Pediatric Trigger Thumb :: Nationwide Children's Hospital

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Pediatric Trigger Thumb

Pediatric trigger thumb (PTT) is also called a flexion contracture of the IP joint (Picture 1). It is a condition that affects the movement of the thumb in children. The thumb gets stuck in a bent (flexed) position. A contracture means that the thumb can no longer stretch or straighten.

Tendons work to make our thumbs move. They are like strings inside your thumb and are held in place by a tunnel system of ligaments (also known as “pulleys”). These tunnels or ligaments keep the tendon next to the bone and allow it to slide back and forth (Picture 1).

Normal thumb vs. Pediatric Trigger Thumb
Picture 1: Inside a normal thumb Picture 2: Pediatric Trigger Thumb and Notta's Nodule

When the tendons are pulled through the ligament, the thumb bends or flexes.

In PTT, a tendon cannot slide back and forth through the ligament. The thumb becomes locked in a flexed position. The child can no longer straighten his thumb. The name “trigger” comes from the clicking sensation felt when the tendon pops through the ligament or “triggers” between a locked position and straight position.


The exact cause of PTT is not known. Children are not born with it. It does not occur from overuse, trauma, or injury. We do know that there is a mismatch in size between the tendon that moves the thumb and the ligament through which the tendon glides. The ligament is too tight over the tendon. The tendon then swells and becomes thick. Sometimes a bump, called a Notta’s nodule, forms on the tendon. The Notta’s nodule stops the tendons from gliding properly (Picture 2).

About 3 in 1000 children will develop PTT between age 1 and 3. Most often, it occurs in children at about age 2. Boys and girls have the same risk of developing PTT. Both thumbs can be affected in up to 30 percent of children.


To diagnose PTT, the medical provider will take a medical history and examine your child. If one or more of the following is present, the diagnosis is made:

  • Thumb is locked in a bent position.
  • A bump or nodule (Notta’s nodule) is present on the palm side, at the base of the thumb.
  • There is a sensation of popping, clicking or catching when the thumb is moved.

There may also be pain and swelling at the base of the thumb, although that is rare.


There are three ways to treat PTT.

  1. Wait and watch to see if the flexion contracture goes away on its own. In children younger than one year of age, PTT sometimes disappears without anything being done. It may take many months or years.
  2. Stretching and splinting the thumb. The doctor will teach you how to stretch and massage your child’s thumb. After being stretched, the thumb will be kept straight in a splint. Your child may need to wear the splint at all times or at specific times, such as when sleeping. Keeping the thumb in a straight position, without allowing movement, can help the swelling go down. Some children find splinting painful when a Notta’s nodule is forced to press nonstop against the ligament. Stretching and splinting are not always successful. Movement may be improved but full motion may not be achieved.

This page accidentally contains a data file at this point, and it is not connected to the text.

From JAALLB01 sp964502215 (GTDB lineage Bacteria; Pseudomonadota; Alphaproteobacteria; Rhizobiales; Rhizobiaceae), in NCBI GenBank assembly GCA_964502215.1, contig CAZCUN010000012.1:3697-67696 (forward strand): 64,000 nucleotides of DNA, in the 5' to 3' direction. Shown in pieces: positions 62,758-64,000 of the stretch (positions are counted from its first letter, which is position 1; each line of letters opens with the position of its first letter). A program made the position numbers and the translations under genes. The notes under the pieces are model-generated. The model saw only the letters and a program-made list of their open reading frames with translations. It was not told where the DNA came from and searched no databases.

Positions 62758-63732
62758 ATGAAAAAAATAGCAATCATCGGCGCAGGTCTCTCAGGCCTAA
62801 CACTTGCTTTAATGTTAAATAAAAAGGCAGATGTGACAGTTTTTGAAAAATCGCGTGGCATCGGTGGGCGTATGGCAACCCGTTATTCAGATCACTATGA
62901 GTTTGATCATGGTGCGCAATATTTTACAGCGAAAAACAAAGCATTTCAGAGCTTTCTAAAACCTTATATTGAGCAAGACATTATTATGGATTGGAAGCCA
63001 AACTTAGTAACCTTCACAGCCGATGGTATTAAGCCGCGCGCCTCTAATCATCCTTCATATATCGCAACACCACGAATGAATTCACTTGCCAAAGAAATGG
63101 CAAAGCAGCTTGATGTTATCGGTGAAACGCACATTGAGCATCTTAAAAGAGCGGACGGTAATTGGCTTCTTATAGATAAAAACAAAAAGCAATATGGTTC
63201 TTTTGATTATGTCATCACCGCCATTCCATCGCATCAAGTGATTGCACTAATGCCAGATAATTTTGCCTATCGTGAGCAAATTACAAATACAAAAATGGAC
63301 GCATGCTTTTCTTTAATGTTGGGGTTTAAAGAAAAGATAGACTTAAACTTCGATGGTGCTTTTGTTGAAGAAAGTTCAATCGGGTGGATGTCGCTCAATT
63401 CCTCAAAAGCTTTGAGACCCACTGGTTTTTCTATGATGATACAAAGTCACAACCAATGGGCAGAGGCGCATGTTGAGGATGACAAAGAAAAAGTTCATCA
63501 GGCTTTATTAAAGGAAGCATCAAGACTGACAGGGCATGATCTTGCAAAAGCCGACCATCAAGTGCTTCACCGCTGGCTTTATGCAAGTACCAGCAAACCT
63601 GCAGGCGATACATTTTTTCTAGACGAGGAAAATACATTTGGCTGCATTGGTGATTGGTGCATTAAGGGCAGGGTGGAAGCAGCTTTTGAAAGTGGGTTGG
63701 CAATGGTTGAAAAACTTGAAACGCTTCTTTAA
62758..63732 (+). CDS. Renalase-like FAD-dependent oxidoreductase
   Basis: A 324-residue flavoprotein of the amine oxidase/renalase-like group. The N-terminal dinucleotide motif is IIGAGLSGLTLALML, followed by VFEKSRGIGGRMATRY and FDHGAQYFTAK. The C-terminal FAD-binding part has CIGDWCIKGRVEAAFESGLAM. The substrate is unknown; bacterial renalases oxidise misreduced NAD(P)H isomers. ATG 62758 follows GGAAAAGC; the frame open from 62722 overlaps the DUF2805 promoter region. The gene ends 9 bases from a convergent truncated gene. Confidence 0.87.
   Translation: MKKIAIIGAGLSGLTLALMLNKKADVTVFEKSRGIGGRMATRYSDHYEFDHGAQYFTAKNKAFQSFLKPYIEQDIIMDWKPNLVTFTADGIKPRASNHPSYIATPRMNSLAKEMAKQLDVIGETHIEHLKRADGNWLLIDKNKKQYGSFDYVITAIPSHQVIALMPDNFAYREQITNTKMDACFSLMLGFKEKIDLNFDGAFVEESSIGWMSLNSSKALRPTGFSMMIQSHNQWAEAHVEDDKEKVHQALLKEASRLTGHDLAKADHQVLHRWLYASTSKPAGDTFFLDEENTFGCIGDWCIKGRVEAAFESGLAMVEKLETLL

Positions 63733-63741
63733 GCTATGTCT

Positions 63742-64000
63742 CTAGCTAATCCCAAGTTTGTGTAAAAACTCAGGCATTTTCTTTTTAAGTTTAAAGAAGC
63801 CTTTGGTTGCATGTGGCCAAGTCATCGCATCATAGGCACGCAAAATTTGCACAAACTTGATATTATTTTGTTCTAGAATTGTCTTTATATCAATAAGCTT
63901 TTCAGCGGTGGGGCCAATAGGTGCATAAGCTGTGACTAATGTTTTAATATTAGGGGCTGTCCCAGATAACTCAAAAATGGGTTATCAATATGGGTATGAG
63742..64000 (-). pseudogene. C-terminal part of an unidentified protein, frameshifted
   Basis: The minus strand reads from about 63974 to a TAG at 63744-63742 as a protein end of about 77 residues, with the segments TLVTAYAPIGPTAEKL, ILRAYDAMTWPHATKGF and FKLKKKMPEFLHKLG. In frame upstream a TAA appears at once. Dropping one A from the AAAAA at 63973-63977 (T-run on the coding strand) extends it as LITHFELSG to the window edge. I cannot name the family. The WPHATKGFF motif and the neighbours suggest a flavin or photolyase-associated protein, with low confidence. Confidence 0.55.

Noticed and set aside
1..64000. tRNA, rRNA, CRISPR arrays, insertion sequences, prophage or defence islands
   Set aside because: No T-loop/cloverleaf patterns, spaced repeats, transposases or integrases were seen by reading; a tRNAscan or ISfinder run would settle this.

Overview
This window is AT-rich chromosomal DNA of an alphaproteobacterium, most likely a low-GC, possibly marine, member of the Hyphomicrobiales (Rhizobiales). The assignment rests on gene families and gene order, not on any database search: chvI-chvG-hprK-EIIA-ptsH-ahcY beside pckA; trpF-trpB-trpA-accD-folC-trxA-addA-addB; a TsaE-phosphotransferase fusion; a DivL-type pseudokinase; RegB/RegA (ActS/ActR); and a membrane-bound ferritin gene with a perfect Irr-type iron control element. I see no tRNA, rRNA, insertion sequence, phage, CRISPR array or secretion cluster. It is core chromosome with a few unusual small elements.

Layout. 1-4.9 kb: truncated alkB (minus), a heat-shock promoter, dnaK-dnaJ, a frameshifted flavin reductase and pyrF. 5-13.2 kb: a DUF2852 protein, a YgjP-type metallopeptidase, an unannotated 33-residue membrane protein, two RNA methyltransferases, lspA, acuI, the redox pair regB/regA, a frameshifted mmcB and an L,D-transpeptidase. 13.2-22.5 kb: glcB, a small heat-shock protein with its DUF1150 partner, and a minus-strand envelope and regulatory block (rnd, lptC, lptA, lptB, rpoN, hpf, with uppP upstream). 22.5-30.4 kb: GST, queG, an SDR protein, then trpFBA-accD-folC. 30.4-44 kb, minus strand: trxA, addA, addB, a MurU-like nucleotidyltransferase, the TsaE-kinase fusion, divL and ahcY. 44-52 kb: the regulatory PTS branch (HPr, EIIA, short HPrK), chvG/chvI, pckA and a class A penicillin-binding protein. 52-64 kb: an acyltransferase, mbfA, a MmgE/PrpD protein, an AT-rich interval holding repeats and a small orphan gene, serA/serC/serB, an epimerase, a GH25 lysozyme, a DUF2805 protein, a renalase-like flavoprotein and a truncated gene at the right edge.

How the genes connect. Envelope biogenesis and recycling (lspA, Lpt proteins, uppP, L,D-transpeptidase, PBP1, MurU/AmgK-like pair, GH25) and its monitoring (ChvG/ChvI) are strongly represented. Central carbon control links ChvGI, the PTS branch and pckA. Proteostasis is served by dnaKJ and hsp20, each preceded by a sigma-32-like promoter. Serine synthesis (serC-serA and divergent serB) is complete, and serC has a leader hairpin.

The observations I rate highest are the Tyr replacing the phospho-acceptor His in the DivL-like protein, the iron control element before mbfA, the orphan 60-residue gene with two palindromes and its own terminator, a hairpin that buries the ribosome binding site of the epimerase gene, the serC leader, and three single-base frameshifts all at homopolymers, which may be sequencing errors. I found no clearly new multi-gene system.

3. Surgery. If PTT does not go away on its own and stretching and splinting does not work, then surgery can cure the problem. Surgery is done in an outpatient setting and has few risks. The surgeon will make a small cut or incision at the base of the thumb where the thumb meets the palm (Picture 3). Then, the surgeon cuts through the ligament where the tendon gets stuck. The A1 pulley ligament is cut; none of the oblique pulley ligament gets cut (Picture 1).

The surgeon does not need to cut the tendon or remove the Notta’s nodule. Cutting the A1 pulley takes the pressure off of the tendon so that it can glide smoothly.

After surgery, your child will have no restrictions on using his thumb. He can use it without worry of hurting the surgical repair. He will wear a bandage for 3 days (Picture 4).

Incision after surgery Bandage after surgery
Picture 3: Small cut or incision at base of thumb Picture 4: Bandage after surgery remains in place for 3 days

The bandage must stay dry. Although pain after surgery is unusual, you can give your child acetaminophen (Tylenol®) or ibuprofen (Motrin®) if needed.


You may remove the bandage 3 days after surgery. Once it is removed, your child can bathe and go back to all activities. Cover the wound with a small Band-Aid® until the stitches dissolve and the wound is completely healed. Your child will have a follow-up appointment at the clinic within 2 weeks after surgery.

When to Call the Doctor

Call your child’s doctor if any of these things occurs:

  • The bandage gets soiled, wet, or starts falling apart.
  • Fingers are not pink and warm.
  • Your child is crying more than usual or is in pain.
  • Your child has a fever over 101ºF after surgery.

Pediatric hand specialists at Nationwide Children’s Hospital take care of many patients with PTT. We would be pleased to treat your child and answer any questions you may have. Please call 614-722-HAND (or 614-722-4263) to schedule an appointment.

Pediatric Trigger Thumb (PDF)

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